Obtaining a Supplemental Policy to cover Part A hospitalization charges, not covered by regular Medicare, was the main reason why my wife and I went with AARP United Healthcare rather than regular Medicare. Under regular Medicare, if you don't have any hospitalization charges your still required to pay a monthly premium for a supplemental Part A policy every month, $35.00 in our case. My wife has had a couple of surgeries over recent years and the hospital co-pays under AARP United Healthcare both times were under fifty Dollars. We don't have to pay extra for Part D Drug coverage and the largest drug co-pay I have had to pay in the last five years was $30.00 for a drug that was not on United Healthcare's list of approved drugs, we were paying $30.00 a month for Part D Coverage under regular Medicare and we were also limited by their list of approved drugs. Under regular Medicare the additional co-pays and monthly payments for a supplement policy and Part D coverage were jacking up our monthly healthcare costs without increasing the level of service ! We rarely have to pay anything when we leave our chosen primary care physician's office under AARP United Healthcare. United Healthcare even provides a free help line for it's members who can call in and talk to a registered nurse concerning any health related problems they are experiencing !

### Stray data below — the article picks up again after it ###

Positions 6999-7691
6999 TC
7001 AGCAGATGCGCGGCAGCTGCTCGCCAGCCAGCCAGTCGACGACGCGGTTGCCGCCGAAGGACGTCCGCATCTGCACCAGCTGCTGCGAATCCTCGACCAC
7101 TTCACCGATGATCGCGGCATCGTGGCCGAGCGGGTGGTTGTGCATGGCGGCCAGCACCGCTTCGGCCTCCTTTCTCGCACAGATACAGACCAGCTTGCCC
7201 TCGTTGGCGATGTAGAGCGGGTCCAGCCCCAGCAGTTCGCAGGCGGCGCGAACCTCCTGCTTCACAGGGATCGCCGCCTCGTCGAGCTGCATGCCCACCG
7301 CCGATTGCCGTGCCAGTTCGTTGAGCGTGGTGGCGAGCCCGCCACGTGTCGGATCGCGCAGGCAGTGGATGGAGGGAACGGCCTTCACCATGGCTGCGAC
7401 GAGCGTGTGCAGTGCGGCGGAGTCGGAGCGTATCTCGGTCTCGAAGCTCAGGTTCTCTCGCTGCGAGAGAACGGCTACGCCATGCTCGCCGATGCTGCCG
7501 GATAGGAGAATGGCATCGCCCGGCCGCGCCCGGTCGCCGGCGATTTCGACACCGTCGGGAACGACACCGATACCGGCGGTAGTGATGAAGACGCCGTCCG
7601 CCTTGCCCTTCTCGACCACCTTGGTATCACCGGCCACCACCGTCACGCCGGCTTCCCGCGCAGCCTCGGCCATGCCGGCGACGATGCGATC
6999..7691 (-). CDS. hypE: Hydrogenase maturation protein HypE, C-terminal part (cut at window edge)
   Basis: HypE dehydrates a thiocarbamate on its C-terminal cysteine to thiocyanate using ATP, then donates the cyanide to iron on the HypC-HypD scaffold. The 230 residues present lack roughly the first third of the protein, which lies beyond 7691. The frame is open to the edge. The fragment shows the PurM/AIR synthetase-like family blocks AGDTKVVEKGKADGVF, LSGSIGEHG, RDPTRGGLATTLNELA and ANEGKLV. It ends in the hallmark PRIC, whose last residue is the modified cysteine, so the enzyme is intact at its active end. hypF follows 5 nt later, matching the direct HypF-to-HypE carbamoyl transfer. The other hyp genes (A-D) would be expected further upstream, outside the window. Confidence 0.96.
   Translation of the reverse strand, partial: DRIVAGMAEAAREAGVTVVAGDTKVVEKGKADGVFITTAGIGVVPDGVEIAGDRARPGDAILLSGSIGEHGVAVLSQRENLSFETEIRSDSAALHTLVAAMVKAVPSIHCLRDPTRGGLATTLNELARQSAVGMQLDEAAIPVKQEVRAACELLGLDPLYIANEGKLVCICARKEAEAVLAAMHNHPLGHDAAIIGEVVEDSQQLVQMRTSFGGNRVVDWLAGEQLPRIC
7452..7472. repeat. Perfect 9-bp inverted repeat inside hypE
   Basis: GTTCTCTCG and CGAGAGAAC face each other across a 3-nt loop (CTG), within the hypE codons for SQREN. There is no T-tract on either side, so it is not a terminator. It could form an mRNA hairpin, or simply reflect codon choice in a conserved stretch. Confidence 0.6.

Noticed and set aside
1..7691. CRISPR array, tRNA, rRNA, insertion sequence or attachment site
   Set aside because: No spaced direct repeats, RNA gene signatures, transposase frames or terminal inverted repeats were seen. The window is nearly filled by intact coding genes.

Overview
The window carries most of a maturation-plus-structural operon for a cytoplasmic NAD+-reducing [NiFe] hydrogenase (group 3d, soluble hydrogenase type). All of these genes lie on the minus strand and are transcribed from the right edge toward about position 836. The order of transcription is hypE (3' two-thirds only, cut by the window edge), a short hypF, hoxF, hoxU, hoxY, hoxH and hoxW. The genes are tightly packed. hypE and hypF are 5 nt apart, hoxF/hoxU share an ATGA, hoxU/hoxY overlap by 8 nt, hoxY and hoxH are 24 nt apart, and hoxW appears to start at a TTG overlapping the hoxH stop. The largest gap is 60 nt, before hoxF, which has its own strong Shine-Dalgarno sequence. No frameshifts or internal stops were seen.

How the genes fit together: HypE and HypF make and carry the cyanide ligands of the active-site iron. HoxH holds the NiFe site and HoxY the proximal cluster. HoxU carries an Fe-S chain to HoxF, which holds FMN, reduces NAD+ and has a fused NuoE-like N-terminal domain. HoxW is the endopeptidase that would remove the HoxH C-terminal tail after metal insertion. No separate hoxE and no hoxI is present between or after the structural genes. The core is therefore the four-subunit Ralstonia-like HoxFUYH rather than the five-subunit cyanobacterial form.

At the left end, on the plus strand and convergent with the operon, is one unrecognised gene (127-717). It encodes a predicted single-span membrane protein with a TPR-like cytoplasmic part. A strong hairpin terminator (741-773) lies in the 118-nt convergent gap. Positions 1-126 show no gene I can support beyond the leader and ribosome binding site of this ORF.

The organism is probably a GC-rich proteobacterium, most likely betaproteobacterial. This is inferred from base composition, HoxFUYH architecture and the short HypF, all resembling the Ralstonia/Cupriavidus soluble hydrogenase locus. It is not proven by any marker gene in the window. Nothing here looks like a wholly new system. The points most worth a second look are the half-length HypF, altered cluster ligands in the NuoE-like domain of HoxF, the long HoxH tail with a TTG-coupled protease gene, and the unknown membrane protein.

ezstreit; Outrageous for a U.S. Military Vet to be treated this way ! I'm a Vietnam Vet and when I left the service in the early seventies I was able to secure a good private sector job with excellent healthcare so I was able to avoid the hassle of going through the VA. I refuse to be a burden on the military healthcare system when today's vets are being forced to endure something less than the best healthcare available.
I would suggest that you look into AARP United Healthcare, they normally have day long meetings at local restaurants for potential customers to attend where they can give you all the specifics and show you the savings that can be experienced with their plan over standard Medicare. No high pressure sales techniques and my wife and I have been with them for seven years now ! Their are some limitations related to specific illnesses but that is the first thing they usually cover with a group of potential customers.
Right now I agree that the future doesn't look to good for average Americans seeking an affordable source of comprehensive healthcare. But many Americans are awakening to this and other worsening dilemmas in this country and I think we can expect a major change in the next couple of years ! As many point out, the average working citizens in this country are already paying for a higher level of healthcare than they and their families are currently receiving !
Thom, I'm ready!
Since it makes perfect sense and the people are for it our politicians won't do it.